McCain meets with Ukrainian opposition, backs pro-EU protests

Introduction — Dec 15, 2013

Standing to the right of John McCain, known terrorist and kidnapper Mohamed Nour, pictured in Syria earlier this year. Click to enlarge

Ukrainians should be wary of McCain. Earlier this year he was in Syria meeting with known terrorists. In addition to lobbying for more direct U.S. military involvement in the conflict.

This was before the chemical weapons attacks on Syrian civilians in September, which were initially blamed on government forces but later turned out to be a false flag, carried out by ‘rebels’ covertly supported by U.S. and sponsored by the Gulf states.
When McCain first advocated U.S. military intervention he had proposed using chemical weapons attacks by Syrian government forces as a “red line“, for such involvement.
As became apparent in the weeks and months following the outrage, the Al Ghouta chemical weapons attack was staged by ‘Syrian rebels’. Whether he knew this or not, McCain was lobbying for exactly the sort of U.S. military intervention that Al Ghouta was meant to provoke.
Fortunately, the spectre of Russian intervention on Assad’s behalf and the emergence of proof that Al Ghouta was indeed a false flag prevented that.
Nonetheless, McCain’s appearance may well auger more covert Western intervention in the Ukraine.

McCain meets with Ukrainian opposition, backs pro-EU protests

Russia Today — Dec 15, 2013

US Senator John McCain said that Ukraine’s future is with Europe and voiced his support for pro-EU protesters after meeting with Ukrainian opposition leaders in the country’s capital of Kiev on Saturday.

“We believe that the future of Ukraine lies in Europe. We’ve met with government officials and with members of the opposition,” McCain told reporters. “I look forward to visiting the square tomorrow and I am proud of what the people of Ukraine are doing, so they can restore democracy to their country.”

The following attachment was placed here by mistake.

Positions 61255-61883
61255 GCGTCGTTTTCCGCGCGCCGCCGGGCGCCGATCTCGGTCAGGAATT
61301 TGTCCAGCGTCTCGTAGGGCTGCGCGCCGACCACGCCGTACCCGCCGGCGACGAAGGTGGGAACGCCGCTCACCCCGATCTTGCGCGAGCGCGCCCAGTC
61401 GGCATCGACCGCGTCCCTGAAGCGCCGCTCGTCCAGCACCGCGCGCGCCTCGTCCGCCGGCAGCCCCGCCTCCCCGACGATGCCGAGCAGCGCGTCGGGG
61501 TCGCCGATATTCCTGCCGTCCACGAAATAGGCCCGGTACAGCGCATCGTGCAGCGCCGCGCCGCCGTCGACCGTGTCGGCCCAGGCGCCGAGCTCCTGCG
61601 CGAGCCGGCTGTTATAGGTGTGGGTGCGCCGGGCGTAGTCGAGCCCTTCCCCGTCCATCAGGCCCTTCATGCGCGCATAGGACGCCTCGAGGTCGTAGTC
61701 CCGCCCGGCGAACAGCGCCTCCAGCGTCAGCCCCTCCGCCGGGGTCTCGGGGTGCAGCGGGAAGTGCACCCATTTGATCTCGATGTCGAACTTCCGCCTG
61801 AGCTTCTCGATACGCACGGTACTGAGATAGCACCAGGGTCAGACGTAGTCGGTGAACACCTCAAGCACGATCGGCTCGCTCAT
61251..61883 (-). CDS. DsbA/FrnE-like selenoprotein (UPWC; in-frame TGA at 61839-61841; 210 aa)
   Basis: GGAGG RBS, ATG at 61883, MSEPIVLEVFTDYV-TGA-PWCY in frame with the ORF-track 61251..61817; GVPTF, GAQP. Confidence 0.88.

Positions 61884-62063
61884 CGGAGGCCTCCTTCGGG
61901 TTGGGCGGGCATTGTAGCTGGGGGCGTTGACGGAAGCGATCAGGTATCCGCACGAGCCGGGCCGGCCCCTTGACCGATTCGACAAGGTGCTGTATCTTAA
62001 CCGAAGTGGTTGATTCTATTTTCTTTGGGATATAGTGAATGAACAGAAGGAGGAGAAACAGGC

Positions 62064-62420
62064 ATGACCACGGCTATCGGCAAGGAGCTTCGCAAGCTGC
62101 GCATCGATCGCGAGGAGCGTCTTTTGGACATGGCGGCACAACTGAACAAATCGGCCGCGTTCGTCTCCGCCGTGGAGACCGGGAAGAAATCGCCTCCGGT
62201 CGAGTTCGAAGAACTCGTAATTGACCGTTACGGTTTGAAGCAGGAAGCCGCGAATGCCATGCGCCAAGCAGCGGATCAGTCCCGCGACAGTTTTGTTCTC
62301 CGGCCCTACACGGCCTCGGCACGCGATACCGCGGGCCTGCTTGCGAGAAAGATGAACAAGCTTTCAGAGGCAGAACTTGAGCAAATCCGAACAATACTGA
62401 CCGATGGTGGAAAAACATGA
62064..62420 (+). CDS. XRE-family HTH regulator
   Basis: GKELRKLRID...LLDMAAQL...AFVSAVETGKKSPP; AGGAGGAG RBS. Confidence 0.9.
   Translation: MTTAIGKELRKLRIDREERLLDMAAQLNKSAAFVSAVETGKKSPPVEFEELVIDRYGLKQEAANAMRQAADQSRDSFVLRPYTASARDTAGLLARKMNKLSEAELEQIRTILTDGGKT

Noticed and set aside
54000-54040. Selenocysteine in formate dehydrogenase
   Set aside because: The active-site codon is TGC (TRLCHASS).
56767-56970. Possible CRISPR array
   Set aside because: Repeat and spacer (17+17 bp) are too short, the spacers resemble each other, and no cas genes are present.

During the meeting with opposition leaders – former boxing champion Vitaly Klitschko, former economy minister Arseny Yatsenyuk and far right nationalist Oleh Tyahnybog – McCain was asked for more than just moral support from the US – referring to the possible introduction of sanctions, Unian news agency reported.

On Friday, US Democratic and Republican senators introduced a resolution that asks the US to consider the use of sanctions against Ukraine if violence against protesters continues to take place. The resolution urges a “peaceful and democratic conclusion” to the demonstrations. McCain has said that he believes the resolution will be adopted swiftly and unanimously by Washington, Ukrainian Pravda quoted him as saying.

During the visit to Kiev, the US Senator confirmed Washington’s position: “We want a peaceful resolution, which can be achieved through dialogue and at the same time make sure that every effort is made, make sure Ukraine is aligned with Europe.”

McCain also met with Ukrainian Foreign Minister Leonid Kozhara.

International players have been involved in the demonstrations from the start; the pro-EU protests in Kiev have received visits from western politicians who have condemned Ukrainian authorities for their actions.

Earlier this week, US Assistant Secretary of State Victoria Nuland handed out snacks to protesters on Kiev’s Independence Square.

EU foreign policy chief Catherine Ashton also met with both the Ukrainian government and the opposition, and visited Independence Square to see the protests firsthand.

Tens of thousands of people from across Ukraine gathered in central Kiev for rival anti- and pro-government rallies on Saturday, once again showcasing that protesters are unlikely to back down anytime soon.

The Ukrainian ruling Party of Regions has estimated that some 200,000 of its supporters came out to Kiev’s European Square to back President Viktor Yanukovich and his cabinet’s anti-EU move. But despite the party’s estimate, local police put the number of activists at around 60,000 people.

Meanwhile, President Yanukovich suspended the city’s mayor and top security official over the brutal eviction of protesters on Saturday. Prosecutor-General Viktor Pshonka said that four top officials – the deputy secretary of the National Security Council, Kiev’s mayor, and then-head of Kiev police and his deputy – are being investigated on suspicion of abuse of office in the crackdown against protesters.

Unrest in Ukraine began on November 21 when Yanukovich refused to sign an association agreement with the EU, sparking mass protests.

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